I was walking around campus and saw this and decided to take a photo. Do you know what it is? Do you know where it is located on our school? I had never seen anything like it before! I'm not telling you what it is; go find out yourself :-)
I started receiving responses from our staff. I guess they thought it was a contest (not this time) or that I really didn't know what it was and was asking for their help.
My motivation was simple.
I walk around campus quite a bit and love to snap photos with my iPhone whenever I see something interesting. The photos are then posted on social media or become part of our weekly Staff Bulletin. I carry my phone at all times because I never know when I'll have a great photo opportunity.
We have a fairly spread-out campus, and I've noticed that we sometimes have a tendency to walk the shortest distance from one place to another. Often, we don't stop to observe interesting things around us. This photo was a way to send a message that it's okay to take a longer route to get from the classroom to the library or to the cafeteria or the playground;. It's perfectly fine to stop and have our students ask questions about what they observe. Then, search for answers to the questions. When I saw this flower, a lot of questions popped into my mind. Imagine how exciting it would be for students to discover the answers to their questions!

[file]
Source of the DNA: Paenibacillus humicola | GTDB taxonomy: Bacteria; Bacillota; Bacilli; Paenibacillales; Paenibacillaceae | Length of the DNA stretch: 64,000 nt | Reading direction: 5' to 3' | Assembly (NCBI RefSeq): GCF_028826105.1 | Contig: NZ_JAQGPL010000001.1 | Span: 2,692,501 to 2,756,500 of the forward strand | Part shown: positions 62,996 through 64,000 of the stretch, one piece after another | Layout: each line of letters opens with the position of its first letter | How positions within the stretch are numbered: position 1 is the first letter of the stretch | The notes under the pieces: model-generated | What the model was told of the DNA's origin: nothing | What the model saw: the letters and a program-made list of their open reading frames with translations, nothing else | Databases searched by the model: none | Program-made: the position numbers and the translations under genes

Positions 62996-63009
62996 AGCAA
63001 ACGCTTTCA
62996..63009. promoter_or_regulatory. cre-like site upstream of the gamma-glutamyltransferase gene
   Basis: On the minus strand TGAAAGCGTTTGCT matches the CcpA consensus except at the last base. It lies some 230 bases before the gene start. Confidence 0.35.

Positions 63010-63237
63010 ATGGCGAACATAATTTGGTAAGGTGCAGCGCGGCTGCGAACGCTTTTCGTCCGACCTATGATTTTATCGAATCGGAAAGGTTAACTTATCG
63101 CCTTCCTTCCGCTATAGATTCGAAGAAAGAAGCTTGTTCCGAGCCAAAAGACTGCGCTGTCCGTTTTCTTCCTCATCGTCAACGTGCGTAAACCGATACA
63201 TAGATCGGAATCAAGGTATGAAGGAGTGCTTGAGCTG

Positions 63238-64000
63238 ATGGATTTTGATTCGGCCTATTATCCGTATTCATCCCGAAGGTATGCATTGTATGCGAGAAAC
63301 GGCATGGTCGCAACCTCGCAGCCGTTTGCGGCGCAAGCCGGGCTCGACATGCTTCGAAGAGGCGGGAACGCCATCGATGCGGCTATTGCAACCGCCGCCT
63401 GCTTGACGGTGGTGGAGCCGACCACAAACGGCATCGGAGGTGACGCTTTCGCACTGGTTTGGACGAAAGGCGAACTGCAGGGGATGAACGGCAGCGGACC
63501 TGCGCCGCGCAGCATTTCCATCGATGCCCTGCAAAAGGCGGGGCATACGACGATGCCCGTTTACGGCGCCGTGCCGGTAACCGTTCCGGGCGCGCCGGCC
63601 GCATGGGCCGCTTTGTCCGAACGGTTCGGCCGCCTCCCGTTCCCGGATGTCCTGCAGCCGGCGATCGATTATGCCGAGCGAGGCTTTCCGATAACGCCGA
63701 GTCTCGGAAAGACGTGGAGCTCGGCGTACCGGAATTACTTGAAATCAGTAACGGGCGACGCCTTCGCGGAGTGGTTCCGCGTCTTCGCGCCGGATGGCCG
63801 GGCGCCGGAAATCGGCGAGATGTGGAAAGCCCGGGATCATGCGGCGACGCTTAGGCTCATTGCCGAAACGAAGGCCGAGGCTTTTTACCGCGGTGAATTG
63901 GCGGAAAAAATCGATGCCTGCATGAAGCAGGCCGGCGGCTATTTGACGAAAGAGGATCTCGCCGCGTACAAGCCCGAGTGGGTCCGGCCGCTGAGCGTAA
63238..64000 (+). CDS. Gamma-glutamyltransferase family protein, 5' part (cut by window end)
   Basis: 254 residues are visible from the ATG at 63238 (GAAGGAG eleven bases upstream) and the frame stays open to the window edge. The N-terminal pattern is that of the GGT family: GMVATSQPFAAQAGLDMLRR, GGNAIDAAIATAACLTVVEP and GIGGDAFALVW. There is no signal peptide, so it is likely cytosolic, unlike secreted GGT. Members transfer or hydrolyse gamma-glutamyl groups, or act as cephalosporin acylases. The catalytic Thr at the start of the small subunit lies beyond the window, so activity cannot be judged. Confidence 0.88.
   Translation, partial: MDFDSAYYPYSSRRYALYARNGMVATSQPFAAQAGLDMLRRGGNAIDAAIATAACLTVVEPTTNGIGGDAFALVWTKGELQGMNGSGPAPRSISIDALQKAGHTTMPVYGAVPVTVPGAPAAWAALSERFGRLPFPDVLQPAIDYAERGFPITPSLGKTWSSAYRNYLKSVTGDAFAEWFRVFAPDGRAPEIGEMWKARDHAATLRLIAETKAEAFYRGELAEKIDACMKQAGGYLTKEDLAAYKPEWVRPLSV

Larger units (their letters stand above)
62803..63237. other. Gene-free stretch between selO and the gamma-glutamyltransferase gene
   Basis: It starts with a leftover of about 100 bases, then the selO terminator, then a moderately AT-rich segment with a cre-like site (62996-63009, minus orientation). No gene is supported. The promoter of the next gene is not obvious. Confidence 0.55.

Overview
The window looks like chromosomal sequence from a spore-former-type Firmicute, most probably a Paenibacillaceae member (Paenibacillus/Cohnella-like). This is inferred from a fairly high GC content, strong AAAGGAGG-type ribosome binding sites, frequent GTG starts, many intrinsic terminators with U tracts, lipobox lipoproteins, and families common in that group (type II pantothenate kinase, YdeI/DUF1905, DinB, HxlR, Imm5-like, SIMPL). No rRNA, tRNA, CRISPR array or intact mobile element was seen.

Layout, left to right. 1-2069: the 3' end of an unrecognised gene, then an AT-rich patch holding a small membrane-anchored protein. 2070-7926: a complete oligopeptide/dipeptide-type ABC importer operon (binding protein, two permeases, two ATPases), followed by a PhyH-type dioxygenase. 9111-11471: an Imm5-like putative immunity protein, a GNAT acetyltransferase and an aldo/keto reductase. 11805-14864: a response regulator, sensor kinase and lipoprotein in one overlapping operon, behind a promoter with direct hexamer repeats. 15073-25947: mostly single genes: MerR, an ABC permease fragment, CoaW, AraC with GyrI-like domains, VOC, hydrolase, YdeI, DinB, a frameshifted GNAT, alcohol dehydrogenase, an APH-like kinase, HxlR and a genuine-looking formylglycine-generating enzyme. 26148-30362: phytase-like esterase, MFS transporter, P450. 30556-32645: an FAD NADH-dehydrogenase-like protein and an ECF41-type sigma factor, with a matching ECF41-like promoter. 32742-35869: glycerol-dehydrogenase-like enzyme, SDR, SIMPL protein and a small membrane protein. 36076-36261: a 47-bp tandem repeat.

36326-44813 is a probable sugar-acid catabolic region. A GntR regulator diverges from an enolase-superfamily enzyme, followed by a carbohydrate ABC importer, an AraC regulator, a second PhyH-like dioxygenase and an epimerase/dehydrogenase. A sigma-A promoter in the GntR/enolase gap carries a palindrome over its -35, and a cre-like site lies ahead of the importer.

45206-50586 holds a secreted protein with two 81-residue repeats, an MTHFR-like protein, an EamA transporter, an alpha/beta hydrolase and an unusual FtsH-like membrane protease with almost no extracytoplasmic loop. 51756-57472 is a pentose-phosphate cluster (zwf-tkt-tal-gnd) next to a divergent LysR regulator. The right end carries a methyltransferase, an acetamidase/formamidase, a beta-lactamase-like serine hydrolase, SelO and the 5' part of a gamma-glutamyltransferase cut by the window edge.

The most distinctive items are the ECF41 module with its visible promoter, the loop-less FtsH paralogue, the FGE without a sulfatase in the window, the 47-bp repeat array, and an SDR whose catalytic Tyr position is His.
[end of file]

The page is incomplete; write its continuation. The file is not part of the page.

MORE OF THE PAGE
Years ago when I was just starting out as a teacher, I attended a workshop. The Professor (I think his name was Dr. Carr) had written this sentence on the blackboard in capital letters. TEACHERS TEACH SCIENCE TO STUDENTS. He challenged us to change the order of these five words. I was so excited when I figured it out: TEACHERS TEACH STUDENTS TO SCIENCE. "Science is a verb," he said. "Students should be sciencing." I never forgot that, and it became one of my core beliefs as an educator and a parent/grandparent.
I hope our teachers show their students the photo and then take a walk around the school to look for that plant. Then I hope they have their students ask questions and discover the answers. Perhaps they could ask someone, an "expert"; perhaps they could make a guess about what kind of flower or plant it is and do some research; perhaps they have another way of finding the answers to their questions.
My suggestion to our teachers: Start out a little earlier to get to your destination. Take a different route. Encourage questions. Take time to science.